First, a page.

To ask the Secretary of State for Foreign, Commonwealth and Development Affairs, how much her Department spent on peace building programmes in (a) Sudan, (b) South Sudan and (c) Ethiopia in (i) 2018-19, (ii) 2019-20 and (iii) 2020-21; and what the projected spending is on those programmes in 2021-22.
19 November 2021
In Sudan, the UK provided over £12 million to support peacebuilding through the Conflict, Security and Stability Fund (CSSF) from 2018 to 2021 (£4.3 million in 2018, £5.1 million in 2019/20, and £2.7 million in 2020/21). The CSSF supported a range of interventions related to community security, local peacebuilding and combatting sexual and gender-based violence. This funding focused on enhancing peacebuilding efforts through; developing and sharing better evidence and best practice for those working on peacebuilding; improving the human rights situation and access to justice; and supporting Sudan peace negotiations in Juba. We are reviewing our assistance (with the exception of humanitarian aid) in light of the military coup on 25 October.
In South Sudan, between April 2018 and March 2021, the UK provided £14.6 million in CSSF funding related to peacebuilding activities. This includes the South Sudan 'Peacebuilding Opportunities Fund' (POF), which has funded inter-community peace dialogues in four areas of the country since 2019. In 2021, the POF supported mediation efforts in Jonglei, one of South Sudan's most conflict-affected areas, and culminated in the Pieri Action for Peace Agreement. Implementation of this so far has led to a significantly lower level of conflict than in previous years and improved inter-communal relations. The UK has provided £3.1 million of support to the POF to date. The project continues until March 2022, and the budget for the final year (April 2021-March 2022) is £1 million.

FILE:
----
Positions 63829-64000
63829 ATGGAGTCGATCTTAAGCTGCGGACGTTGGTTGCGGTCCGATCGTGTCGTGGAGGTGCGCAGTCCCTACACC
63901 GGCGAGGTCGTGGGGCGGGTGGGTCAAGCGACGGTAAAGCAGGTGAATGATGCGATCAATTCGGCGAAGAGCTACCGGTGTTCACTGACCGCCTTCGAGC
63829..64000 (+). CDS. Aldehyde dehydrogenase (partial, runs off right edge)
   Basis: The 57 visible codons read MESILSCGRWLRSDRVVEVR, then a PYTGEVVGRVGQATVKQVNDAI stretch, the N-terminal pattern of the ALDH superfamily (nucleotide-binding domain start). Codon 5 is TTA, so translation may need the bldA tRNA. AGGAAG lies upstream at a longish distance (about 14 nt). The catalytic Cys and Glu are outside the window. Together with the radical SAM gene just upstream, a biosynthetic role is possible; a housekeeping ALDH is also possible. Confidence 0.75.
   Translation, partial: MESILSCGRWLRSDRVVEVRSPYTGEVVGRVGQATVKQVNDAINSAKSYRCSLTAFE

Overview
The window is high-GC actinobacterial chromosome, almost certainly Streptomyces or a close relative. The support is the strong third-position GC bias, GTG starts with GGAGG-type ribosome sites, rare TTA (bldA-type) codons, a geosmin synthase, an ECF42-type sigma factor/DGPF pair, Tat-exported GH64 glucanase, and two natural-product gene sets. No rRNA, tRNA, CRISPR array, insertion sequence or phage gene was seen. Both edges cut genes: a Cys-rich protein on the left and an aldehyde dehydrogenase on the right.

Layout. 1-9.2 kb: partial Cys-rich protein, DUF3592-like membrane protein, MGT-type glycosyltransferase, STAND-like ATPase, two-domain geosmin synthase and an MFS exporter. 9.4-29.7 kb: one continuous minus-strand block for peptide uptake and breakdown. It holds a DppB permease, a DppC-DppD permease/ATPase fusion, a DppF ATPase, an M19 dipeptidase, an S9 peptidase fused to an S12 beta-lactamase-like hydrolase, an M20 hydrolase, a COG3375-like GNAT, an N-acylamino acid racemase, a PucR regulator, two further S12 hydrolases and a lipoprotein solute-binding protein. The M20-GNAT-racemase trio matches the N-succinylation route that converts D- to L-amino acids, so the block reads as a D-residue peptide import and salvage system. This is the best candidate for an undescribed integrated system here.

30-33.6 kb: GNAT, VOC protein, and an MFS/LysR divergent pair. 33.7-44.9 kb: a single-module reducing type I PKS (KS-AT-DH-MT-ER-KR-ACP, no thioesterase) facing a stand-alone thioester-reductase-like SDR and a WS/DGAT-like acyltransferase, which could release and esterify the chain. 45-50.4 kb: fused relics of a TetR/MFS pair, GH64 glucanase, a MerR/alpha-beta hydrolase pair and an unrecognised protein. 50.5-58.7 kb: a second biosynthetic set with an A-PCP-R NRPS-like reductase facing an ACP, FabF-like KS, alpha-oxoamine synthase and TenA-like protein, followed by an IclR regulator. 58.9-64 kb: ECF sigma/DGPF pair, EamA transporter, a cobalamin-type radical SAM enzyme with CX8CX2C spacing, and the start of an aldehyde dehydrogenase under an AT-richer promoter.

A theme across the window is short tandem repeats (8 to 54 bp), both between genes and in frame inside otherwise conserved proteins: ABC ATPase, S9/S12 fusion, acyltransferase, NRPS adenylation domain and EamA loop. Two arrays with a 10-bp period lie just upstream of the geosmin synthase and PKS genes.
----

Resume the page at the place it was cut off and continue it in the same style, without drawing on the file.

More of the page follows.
In Ethiopia, UK CSSF has funded peacebuilding NGO Conciliation Resources to support peacebuilding efforts in Somali Regional State. Between 2019-2021, this programme spent £1.325 million and supported structures and processes to sustainably resolve violent conflicts between communities. This included providing advice to former armed groups (notably the Ogadan National Liberation Front) as they transition to participate in Ethiopian party politics, the development of a Peace and Unity Council, the establishment of a Regional Truth and Reconciliation Commission, and support to survivors of human rights abuses. Based on the success of the programme, this work is being developed further with an additional £500,000 allocated for June 2021-March 2022.